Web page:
For many cooks, "phyllo" is a scary word. When the list of ingredients for a recipe includes the thinner-than-paper-thin rectangular sheets of dough, the common inclination is to:
A. Skip it and move on to plan B
B. Wonder, "Hmmm..... Can I use puff pastry instead?"
Phyllo, also spelled "fillo", is notoriously unforgiving to work with. Not only is it incredibly delicate, tearing at the tiniest amount of pressure, but it will dry out faster than you can say "spanakopita" should it be left unwrapped or uncovered.
Pssst! Hey you. Yes, you--the one about to return the box of phyllo dough to the freezer. I have some things to tell you.:
A. It's not the end of the world if the phyllo dough tears. It happens to me almost every time I work with it. Ninety-nine times out of one-hundred, you are brushing the sheet with butter and covering it with another sheet, likely covering the tear at the same time. See? Problemo solvo!
B. Flaky, crispy, buttery baked phyllo layers wrapped around warm fillings still taste as decadent as puff pastry while being much kinder to your waistline.
C. Yes, the phyllo dries out quickly. Just make this your mantra: Should I work with phyllo, I promise to keep a damp towel nearby to cover the unused dough. Repeat 10 times.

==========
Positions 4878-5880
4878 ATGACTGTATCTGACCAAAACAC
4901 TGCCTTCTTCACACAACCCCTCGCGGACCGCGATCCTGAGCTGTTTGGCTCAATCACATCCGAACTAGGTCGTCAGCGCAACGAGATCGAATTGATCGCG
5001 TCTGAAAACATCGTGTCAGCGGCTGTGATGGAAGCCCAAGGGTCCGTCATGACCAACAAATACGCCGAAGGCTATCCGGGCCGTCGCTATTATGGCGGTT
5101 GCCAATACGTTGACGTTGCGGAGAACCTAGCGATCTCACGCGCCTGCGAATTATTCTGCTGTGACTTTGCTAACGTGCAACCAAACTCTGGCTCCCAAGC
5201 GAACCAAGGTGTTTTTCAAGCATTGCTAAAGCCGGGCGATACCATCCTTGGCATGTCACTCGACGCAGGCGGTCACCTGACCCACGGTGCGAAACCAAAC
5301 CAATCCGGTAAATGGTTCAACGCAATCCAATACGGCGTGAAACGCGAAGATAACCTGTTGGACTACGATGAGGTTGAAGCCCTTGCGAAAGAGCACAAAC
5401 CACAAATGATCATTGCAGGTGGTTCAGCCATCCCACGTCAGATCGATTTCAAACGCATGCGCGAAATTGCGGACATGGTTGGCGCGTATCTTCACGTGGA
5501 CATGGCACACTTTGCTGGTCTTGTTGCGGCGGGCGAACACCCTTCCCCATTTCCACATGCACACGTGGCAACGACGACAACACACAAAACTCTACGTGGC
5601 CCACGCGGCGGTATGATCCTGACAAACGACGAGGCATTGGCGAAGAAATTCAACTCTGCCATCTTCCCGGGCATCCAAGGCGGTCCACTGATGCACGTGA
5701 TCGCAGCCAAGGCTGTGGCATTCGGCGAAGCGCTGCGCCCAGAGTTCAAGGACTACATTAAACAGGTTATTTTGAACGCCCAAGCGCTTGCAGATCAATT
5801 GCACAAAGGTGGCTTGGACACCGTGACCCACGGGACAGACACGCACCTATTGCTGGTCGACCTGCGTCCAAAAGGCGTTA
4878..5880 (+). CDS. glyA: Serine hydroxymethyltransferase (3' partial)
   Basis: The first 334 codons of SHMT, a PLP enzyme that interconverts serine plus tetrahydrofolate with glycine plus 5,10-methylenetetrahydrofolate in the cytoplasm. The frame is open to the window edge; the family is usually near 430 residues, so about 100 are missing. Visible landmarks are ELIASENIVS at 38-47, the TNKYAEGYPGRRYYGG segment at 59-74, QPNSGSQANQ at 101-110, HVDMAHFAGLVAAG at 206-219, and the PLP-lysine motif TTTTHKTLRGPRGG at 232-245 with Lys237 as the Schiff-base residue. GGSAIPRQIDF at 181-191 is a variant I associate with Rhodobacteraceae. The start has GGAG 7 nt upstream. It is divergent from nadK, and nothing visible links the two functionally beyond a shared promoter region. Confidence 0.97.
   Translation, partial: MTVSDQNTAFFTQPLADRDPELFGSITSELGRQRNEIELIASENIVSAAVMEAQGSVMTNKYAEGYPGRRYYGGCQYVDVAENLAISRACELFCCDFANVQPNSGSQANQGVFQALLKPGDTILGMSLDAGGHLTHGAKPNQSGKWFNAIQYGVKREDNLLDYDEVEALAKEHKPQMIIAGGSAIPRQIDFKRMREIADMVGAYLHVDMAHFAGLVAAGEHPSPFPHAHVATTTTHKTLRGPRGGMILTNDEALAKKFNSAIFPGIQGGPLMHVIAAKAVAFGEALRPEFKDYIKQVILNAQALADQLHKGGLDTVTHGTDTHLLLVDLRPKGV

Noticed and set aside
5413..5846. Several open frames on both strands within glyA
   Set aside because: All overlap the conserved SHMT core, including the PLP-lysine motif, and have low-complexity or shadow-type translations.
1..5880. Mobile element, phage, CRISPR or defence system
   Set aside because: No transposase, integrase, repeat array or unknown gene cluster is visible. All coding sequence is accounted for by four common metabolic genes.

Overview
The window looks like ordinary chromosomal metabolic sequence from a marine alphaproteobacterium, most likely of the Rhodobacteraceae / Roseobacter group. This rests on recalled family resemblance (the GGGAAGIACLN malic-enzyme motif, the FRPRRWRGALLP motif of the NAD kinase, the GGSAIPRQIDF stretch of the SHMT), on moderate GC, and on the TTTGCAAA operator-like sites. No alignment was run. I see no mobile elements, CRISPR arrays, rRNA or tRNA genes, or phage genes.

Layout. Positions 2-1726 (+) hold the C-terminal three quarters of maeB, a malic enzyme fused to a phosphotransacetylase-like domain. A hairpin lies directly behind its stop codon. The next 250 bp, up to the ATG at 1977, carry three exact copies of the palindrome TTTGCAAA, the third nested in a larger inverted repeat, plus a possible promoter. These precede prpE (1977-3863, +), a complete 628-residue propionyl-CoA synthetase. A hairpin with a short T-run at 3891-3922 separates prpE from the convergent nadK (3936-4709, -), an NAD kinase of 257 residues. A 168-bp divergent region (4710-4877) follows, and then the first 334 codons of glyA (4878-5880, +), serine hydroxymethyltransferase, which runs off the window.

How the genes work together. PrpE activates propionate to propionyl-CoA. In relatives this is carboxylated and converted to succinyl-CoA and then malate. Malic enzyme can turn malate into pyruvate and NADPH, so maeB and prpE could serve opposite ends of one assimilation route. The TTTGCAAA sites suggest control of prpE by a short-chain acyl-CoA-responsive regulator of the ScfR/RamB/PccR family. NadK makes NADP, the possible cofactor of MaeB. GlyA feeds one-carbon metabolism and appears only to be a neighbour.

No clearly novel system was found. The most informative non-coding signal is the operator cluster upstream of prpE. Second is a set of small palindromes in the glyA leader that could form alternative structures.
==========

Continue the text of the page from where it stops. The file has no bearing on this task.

When I was creating recipes for my mini-pie cookbook, I became quite good at working with phyllo, and I found that it is a great alternative to pie crust, especially if you don't want to make your own (you can make your own phyllo, but as far as I can tell it is a laborious process, so for now I'm sticking with the convenient boxed variety.) In addition to the aforementioned traditional spanakopita, I included several recipes for sweet and savory phyllo "packets", similar to individually-sized strudels.
Not only are these packets easy to make--you just need your phyllo sheets, melted butter, a pastry brush and your filling--but you can fully assemble them and freeze them for up to one month and then bake them as needed, super-convenient for entertaining or an easy dinner served alongside a salad.
This new variation of my phyllo packets (not featured in my book) was inspired by two things: my using-up-my-Trader-Joe's-peaches series of posts and my husband's favorite baked brie appetizer at our most visited local restaurant, Table 34. The nice thing about this recipe is that it can be served either as an appetizer, like baked brie, or as a unique twist on dessert since the peach filling is lightly spiced, reminiscent of the filling in a peach pie. Either way, these four-bite treats are hard to resist hot from the oven, when your fork breaks through the crispy phyllo crust, revealing the melted buttery brie and sweet, juicy peaches.
Hungry? Me too. I suggest these strudels--you'll thank me later. Oh, and be sure to check out the step-by-step photos from my book, posted after the recipe!